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Subjective response to place through convergent strategies in digital imaging and print processes

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Ruffels, TD (2002) Subjective response to place through convergent strategies in digital imaging and print processes. PhD thesis, University of Tasmania.

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Abstract

and Print processes.
The project develops visual forms for expressing poetic response to a familiar
urban environment. The method evolved uses the convergent potential of
digital imaging processes, enabling the development of composite 'metaphoric'
imagery, to convey a sense of place.
The exposure to habitat provides fleeting and highly subjective insights. Lenscaptured
imagery associated with photography and video provides a means to
register these incidental truths without breaking the union between mind and
place. An additional attraction in using a photographic means of recording
source material is the fidelity it brings to the process.
Digital imaging technology has now been in use by artists for a sufficient period
for the novelty to subside and to permit a mature appraisal of its potential. The
considerable flexibility afforded facilitates the accommodation of a diverse
range of content and media. The capacity for convergence opens the door to
the possibility of bringing together the emotive and expressive warmth of
painting and the documentary coolness of photography. The advantage of
encompassing 'warm' and 'cool' approaches is the space it allows for both the
subject and the subjective to interact.
As these ideas evolved during the studio investigation, it became apparent that
it was the immediacy afforded by the free application of oil paint, which
permits the artist to give spontaneous expression to their subjective vision.
Although there were to be time lags between the various steps in the
methodology for this project, spontaneity within each step was given a high
priority.
These aims have been pursued through digital imaging processes with
photography and painting, culminating in digital prints. Methodologies, exploring the convergent potential of digital technology for representing
subjective response to intimacies uncovered in nature, were developed using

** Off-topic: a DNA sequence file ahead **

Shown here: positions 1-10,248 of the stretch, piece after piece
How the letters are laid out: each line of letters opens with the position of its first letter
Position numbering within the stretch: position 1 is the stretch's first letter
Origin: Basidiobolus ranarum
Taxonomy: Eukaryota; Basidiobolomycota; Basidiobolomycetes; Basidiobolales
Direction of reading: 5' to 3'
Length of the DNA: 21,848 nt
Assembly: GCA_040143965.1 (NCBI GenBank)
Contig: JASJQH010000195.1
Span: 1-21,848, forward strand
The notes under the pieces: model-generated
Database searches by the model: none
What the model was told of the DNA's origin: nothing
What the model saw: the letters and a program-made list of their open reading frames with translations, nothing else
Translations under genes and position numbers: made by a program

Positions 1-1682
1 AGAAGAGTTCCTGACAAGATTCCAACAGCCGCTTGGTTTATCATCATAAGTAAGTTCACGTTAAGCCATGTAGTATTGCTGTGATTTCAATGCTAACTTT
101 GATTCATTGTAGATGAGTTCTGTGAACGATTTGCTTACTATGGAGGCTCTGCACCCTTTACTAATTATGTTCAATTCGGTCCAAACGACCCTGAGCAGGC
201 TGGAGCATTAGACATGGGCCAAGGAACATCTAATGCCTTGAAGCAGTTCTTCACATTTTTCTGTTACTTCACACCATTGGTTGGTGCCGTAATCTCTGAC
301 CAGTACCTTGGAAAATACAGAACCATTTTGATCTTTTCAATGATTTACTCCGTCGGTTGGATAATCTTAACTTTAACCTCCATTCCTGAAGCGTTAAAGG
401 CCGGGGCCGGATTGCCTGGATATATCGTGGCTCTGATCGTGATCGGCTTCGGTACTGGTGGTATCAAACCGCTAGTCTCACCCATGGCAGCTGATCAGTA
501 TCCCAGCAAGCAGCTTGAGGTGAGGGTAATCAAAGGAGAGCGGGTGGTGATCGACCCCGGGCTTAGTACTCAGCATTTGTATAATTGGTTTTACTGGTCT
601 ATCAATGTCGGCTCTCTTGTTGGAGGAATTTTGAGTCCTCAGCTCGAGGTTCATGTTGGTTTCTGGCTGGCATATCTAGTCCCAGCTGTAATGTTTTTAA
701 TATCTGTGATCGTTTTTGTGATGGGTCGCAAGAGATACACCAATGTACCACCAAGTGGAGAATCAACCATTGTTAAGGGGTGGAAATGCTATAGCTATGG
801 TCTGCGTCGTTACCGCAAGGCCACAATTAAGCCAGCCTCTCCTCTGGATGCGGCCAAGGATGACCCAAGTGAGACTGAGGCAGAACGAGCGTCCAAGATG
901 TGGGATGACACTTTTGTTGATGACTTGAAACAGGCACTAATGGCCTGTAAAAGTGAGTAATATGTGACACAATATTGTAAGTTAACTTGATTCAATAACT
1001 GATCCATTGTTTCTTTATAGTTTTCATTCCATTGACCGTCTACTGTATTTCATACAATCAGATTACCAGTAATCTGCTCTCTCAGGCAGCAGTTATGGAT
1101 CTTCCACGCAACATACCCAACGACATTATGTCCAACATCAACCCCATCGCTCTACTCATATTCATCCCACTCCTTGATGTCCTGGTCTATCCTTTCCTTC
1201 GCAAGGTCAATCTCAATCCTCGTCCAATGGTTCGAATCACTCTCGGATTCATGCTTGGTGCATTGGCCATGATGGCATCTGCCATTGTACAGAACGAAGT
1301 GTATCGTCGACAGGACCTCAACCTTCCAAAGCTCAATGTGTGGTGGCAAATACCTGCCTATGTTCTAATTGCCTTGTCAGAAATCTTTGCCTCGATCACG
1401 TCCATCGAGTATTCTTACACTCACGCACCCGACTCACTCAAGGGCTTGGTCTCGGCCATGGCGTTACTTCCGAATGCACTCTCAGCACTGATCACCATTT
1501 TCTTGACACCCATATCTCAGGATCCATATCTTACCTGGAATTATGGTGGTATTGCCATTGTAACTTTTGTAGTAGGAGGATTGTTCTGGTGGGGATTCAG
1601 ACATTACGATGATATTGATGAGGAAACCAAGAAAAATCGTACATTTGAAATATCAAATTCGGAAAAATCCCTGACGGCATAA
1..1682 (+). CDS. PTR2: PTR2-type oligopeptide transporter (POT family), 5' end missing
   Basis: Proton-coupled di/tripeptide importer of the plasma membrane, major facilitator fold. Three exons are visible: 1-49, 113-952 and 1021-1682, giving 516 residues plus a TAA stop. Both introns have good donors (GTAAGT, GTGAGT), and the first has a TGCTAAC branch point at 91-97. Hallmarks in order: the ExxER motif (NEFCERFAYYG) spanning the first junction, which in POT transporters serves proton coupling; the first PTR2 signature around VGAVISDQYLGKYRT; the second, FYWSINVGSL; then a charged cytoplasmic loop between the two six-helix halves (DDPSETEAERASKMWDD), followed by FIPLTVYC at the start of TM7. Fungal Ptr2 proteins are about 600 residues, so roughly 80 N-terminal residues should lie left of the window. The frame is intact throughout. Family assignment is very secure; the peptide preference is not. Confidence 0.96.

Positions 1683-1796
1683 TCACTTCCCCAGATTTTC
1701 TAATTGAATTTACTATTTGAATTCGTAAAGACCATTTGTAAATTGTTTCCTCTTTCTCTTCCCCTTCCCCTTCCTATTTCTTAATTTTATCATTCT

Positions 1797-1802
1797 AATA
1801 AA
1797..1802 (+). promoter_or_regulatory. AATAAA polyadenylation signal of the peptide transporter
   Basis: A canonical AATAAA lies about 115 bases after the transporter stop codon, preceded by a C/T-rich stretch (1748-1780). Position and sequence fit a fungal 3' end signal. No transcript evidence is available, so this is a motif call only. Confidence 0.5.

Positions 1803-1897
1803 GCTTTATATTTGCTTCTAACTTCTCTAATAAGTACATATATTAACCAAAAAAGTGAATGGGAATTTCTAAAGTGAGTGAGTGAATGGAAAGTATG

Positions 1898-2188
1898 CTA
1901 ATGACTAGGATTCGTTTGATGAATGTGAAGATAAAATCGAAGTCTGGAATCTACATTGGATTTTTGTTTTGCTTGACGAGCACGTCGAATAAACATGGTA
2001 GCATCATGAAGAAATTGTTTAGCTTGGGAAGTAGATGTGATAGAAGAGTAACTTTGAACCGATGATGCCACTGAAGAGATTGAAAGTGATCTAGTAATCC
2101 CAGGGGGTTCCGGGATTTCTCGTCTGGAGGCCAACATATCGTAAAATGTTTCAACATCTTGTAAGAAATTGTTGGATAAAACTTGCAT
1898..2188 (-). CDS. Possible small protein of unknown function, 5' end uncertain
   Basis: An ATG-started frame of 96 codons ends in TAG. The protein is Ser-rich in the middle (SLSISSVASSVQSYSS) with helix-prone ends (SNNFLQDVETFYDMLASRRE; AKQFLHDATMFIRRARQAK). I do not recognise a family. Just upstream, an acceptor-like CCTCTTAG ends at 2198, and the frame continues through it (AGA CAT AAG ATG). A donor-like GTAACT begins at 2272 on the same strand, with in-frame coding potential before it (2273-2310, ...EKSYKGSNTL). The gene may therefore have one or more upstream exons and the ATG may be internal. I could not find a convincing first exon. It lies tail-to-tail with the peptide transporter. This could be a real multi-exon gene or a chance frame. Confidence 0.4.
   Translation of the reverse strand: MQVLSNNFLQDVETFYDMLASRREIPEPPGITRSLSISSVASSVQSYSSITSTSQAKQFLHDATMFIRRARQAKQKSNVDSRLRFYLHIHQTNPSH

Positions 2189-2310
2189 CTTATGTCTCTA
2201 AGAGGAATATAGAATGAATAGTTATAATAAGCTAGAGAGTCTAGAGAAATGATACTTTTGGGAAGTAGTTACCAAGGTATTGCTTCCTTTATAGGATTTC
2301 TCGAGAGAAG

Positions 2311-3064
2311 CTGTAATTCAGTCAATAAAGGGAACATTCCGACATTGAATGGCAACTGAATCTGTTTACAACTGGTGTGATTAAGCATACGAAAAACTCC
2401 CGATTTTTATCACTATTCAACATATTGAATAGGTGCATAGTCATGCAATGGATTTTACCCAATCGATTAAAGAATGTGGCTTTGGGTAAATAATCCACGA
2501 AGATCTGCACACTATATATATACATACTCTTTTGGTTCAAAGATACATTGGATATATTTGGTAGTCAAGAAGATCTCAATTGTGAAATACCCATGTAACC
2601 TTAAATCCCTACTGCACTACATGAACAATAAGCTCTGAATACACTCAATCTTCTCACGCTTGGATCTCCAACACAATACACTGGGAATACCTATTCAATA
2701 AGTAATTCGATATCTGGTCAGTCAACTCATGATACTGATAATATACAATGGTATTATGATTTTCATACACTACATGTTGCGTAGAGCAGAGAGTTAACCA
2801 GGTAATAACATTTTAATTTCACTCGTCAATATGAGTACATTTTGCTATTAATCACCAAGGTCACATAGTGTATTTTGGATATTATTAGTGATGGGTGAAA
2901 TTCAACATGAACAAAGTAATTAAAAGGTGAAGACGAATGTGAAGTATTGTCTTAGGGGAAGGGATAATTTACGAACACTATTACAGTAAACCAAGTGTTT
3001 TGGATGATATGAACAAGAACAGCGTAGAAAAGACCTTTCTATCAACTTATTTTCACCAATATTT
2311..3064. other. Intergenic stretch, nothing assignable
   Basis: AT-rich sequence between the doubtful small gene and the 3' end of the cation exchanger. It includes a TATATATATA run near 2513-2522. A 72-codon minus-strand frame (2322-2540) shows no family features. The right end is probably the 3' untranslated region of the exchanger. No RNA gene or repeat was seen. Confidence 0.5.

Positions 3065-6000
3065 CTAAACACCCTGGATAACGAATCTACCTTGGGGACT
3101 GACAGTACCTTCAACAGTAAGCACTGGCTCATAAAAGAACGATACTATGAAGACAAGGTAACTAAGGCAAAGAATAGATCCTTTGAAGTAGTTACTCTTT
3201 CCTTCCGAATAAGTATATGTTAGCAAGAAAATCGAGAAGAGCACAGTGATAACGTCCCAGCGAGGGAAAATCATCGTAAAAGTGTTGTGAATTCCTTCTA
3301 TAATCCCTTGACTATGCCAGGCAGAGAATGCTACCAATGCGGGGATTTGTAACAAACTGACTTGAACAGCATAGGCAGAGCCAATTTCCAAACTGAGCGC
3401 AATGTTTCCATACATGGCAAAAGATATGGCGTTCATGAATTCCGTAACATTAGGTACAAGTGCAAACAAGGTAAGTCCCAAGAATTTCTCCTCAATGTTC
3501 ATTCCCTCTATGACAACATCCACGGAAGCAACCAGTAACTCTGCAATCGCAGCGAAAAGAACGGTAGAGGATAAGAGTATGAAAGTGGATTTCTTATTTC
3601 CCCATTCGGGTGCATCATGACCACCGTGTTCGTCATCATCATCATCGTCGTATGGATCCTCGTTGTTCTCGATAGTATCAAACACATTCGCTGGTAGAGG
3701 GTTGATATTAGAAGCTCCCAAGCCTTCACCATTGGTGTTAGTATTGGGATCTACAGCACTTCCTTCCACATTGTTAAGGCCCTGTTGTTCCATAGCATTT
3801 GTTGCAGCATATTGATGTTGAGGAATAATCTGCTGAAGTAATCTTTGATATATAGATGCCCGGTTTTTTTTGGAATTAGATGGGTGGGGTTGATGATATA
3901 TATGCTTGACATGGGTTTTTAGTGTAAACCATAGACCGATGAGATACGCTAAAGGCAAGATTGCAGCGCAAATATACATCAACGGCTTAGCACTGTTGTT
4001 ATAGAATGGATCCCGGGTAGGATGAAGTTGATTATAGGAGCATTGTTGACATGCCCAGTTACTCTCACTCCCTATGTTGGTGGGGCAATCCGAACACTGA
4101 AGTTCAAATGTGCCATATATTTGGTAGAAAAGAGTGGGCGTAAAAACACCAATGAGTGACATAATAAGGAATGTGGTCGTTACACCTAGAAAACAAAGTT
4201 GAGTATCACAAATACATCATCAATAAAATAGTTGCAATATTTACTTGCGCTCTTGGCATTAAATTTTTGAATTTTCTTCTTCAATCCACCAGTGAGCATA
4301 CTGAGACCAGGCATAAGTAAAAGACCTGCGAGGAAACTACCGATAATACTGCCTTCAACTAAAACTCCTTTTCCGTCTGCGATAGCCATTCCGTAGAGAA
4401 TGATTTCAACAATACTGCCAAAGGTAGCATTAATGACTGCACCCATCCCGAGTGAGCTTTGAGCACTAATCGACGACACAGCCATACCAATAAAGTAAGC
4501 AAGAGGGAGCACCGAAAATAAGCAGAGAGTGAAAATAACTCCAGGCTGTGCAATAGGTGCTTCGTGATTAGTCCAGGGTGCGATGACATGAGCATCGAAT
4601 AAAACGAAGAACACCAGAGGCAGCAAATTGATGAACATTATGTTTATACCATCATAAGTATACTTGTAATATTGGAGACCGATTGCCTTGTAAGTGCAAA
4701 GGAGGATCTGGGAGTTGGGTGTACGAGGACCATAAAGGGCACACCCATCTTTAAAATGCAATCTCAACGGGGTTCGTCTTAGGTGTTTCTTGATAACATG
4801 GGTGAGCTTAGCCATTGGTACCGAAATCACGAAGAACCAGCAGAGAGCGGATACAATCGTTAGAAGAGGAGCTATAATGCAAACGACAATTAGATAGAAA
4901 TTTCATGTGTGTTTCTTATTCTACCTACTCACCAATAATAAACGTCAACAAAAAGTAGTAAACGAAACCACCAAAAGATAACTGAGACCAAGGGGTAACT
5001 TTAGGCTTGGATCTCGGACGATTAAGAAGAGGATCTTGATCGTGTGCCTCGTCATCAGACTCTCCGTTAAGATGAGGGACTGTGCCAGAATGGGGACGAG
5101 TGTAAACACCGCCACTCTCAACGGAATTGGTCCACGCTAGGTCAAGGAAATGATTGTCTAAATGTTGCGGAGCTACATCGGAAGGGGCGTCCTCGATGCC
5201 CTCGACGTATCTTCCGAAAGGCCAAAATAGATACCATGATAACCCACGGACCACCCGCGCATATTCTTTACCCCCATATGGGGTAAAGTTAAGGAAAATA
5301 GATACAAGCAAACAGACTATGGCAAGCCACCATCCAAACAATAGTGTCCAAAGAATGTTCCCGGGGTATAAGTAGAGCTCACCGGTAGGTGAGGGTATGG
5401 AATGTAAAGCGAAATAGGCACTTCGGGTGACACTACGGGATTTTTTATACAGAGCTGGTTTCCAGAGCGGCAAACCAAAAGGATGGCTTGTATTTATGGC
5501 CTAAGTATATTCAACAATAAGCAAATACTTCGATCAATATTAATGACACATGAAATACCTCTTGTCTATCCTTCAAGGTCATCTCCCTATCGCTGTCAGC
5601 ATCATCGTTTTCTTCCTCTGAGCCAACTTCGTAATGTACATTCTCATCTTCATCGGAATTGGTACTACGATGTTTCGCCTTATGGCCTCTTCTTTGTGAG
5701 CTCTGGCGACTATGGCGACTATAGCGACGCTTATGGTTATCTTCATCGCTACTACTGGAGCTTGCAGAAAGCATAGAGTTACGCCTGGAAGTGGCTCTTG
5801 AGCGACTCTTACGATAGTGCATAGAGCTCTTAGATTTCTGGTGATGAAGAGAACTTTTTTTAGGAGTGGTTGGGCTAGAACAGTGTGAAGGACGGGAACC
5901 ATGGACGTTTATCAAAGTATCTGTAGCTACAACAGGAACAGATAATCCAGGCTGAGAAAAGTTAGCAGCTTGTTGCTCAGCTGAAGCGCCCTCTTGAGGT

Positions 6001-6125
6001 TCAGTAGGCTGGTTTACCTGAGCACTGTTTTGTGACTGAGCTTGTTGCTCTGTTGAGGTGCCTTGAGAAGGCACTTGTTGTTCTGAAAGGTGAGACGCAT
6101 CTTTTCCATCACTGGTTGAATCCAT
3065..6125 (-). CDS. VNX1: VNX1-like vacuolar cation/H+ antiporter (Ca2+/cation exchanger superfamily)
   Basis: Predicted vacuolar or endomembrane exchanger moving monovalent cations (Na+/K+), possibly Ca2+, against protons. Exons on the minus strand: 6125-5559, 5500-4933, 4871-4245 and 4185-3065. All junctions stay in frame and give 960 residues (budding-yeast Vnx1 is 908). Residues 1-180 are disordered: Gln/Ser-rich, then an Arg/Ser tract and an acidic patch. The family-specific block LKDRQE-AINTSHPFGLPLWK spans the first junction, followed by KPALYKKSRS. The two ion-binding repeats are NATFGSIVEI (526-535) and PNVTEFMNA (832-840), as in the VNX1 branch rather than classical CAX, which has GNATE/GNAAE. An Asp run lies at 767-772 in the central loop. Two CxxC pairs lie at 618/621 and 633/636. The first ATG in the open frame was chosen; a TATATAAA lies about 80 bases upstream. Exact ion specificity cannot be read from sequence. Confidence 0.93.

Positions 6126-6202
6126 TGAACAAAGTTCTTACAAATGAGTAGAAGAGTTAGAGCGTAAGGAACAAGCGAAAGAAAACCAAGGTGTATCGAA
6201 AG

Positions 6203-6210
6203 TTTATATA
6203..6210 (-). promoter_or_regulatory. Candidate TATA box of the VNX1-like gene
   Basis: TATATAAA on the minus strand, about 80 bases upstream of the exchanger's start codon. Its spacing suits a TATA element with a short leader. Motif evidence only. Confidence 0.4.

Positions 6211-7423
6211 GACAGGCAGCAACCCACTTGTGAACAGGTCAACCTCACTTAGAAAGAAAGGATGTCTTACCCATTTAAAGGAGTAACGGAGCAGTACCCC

both still and video cameras, commercial image manipulation software, a range
of media and three generations of digital printers.
Hobart and its environment was the chosen site for engagement because this
incorporates urban, parkland, hill country and waterfrontage. Also, it was
familiar territory and conveniently accessible. The methodology requires many
repeat visits to selected sites. The main parameters for the project include the
above environment and the still, two-dimensional image. The context, working
processes and image developments are discussed in the body of the exegesis.

Item Type: Thesis (PhD)
Keywords: Place (Philosophy) in art, Landscapes in art, Landscapes
Copyright Holders: The Author
Copyright Information:

Copyright 2002 the Author - The University is continuing to endeavour to trace the copyright
owner(s) and in the meantime this item has been reproduced here in good faith. We
would be pleased to hear from the copyright owner(s).

Additional Information:

Available for library use only and copying in accordance with the Copyright Act 1968, as amended. Thesis (PhD)--University of Tasmania, 2003. Includes bibliographical references. 1. Central argument -- 2. Exploring the essence of place -- 3. Related art context -- 4. How the project was pursued -- 5. In the studio - the work -- 6. Conclusion - significance and outcomes

Date Deposited: 03 Feb 2015 03:18
Last Modified: 11 Mar 2016 05:54
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